My son asked for a space-saving bed for his college bedroom. He wanted enough built-in storage to eliminate the need for a dresser. Other design requirements were to provide a modern aesthetic along with easy portability and bullet-proof robustness. This bed needs to withstand three years of abuse in multiple living locations with large numbers of rambunctious roommates and guests.
We came up with this simple design that delivers on all of the requirements and it turned out great. The measurements in this plan are designed for a platform that accommodates a full-size mattress (I ordered an inexpensive memory foam mattress from Amazon that worked great with it).
Adjustments can be made to accommodate other sizes. I captured the entire build process in a video that you can find here.
The project is simple to build using the following tools:
- Table saw
- Jig saw
- 18 gauge brad nailer
- Random Orbital Sander
- Biscuit joiner (optional)
For materials I used Baltic Birch plywood, which is a great material for a project like this because it is gap-free, solid, stable, and looks great with raw edges exposed.
If you like the modern aesthetic at an Apple Store or Chipotle restaurant, you’ll love the look that you can achieve using Baltic Birch plywood.
To get started, cut the plywood into pieces as designated in the cut-list (all pieces are cut from ¾” plywood).
This can be done using a table saw, although if you have a smaller table saw you might want to make the initial cuts using a circular saw, until the pieces are cut down to a more easily manageable size.
I used biscuit joinery to add strength and alignment to the bed construction. Another good option would be pocket screw joinery.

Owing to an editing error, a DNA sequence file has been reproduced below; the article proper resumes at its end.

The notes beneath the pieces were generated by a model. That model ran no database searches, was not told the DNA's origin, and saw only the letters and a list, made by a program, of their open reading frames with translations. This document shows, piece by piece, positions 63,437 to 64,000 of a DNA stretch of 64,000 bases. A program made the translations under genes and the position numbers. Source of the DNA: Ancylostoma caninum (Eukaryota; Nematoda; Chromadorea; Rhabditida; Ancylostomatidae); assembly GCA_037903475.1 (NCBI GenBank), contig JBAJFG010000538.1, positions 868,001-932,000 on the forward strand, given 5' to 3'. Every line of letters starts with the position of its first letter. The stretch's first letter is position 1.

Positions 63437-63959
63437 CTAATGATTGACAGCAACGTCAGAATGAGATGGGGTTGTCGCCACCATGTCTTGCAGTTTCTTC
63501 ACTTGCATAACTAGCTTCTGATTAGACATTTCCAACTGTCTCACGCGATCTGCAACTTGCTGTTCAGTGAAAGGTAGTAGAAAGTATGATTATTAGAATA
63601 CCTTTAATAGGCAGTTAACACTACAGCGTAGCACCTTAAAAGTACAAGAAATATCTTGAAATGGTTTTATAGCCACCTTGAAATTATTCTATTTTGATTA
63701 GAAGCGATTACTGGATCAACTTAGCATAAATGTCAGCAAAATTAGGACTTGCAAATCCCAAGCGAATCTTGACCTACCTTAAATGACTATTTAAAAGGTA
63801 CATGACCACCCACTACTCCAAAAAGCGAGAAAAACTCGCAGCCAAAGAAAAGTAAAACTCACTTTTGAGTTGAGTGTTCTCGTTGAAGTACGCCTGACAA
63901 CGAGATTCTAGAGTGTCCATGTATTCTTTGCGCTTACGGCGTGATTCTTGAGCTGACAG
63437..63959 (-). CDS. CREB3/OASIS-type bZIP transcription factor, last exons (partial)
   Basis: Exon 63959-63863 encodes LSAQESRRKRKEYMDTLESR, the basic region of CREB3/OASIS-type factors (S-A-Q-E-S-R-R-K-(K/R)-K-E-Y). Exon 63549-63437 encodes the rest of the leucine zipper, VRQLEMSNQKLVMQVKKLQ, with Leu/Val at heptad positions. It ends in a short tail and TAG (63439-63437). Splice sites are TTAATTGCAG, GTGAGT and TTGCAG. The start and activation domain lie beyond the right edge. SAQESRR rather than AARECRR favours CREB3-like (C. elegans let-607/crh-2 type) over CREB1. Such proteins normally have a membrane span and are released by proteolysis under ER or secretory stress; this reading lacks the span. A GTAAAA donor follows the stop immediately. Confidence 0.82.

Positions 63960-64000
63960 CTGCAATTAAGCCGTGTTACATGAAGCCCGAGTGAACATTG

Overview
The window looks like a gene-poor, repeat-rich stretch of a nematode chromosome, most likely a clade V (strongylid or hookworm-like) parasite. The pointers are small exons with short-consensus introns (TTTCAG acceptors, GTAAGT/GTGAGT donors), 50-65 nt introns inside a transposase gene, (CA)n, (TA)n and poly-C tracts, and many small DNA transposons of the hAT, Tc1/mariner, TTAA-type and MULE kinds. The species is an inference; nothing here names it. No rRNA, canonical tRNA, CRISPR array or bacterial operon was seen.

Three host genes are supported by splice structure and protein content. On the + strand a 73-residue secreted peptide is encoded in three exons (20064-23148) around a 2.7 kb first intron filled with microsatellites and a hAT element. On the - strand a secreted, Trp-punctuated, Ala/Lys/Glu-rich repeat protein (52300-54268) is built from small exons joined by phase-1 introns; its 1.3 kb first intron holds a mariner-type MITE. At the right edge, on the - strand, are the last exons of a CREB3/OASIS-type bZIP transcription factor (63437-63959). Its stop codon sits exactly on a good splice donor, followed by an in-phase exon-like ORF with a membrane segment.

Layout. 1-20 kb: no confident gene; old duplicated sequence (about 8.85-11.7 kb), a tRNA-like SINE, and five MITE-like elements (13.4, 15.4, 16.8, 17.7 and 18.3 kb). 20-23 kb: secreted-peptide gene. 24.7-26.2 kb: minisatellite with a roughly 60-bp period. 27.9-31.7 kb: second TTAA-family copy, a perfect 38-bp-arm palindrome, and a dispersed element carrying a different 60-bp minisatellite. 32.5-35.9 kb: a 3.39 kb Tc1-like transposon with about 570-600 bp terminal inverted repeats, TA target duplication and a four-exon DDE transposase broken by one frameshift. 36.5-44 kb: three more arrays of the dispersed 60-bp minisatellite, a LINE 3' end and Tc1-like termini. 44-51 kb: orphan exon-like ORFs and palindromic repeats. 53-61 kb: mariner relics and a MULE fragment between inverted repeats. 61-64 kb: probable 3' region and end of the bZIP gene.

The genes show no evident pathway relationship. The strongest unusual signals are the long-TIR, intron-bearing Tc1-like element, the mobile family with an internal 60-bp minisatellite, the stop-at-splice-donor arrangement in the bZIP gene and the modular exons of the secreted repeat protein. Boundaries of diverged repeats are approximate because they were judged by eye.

If neither of those two options are viable for you, glue and brads would be sufficient.
After your pieces are cut and slots milled, begin assembly with the two large boxes. This assembly uses glue and #20 biscuits.
Check for square before letting the glue cure.
After the glue sets up for an hour or more remove the clamps and attach a second layer of plywood to the top.
This is done to add rigidity and additional strength on the open ends where the materials are cantilevered without support.
Using a round object draw a large radius curve on the corners and cut using a handheld jigsaw.
This is an important step that will prevent shins from getting bruised when people walk past too closely.
After both large boxes are assembled attach a 2x4 cleat on the back side of each one using glue and brads.
The cleats will be used to hold the filler pieces that cover the gap in the middle of the bed to support the mattress.
Assemble the small box for the end section. This uses simple rabbet joinery; no biscuits or pocket screws are necessary.
Be sure that the box remains square as clamping pressure is applied, and make any adjustments necessary to the clamps to keep things square.
Sand everything aggressively, rounding over the corners. You want to create a smooth surface in all areas of the platform.
Use 3/8” bolts, washers and nuts to secure the three box members together as shown.
Ensure that the bed is squared up so that the width is the same at the foot and head ends of the bed. Measure the gap in the middle of the bed at both ends (it should be the same).
Using leftover pieces of plywood, cut filler strips to cover the opening of the bed. Ideally you will want to cover the gap entirely.
I found some inexpensive but good quality storage bins that fit perfectly in the bed storage zones, and this is a great way to keep items accessible and organized.
Adding remote controllable color-changing LED lights is a great low-cost way to “bling” up the bed.
This bed is a great project for the beginner to intermediate woodworker and can built in 2-3 days using a modest tool set.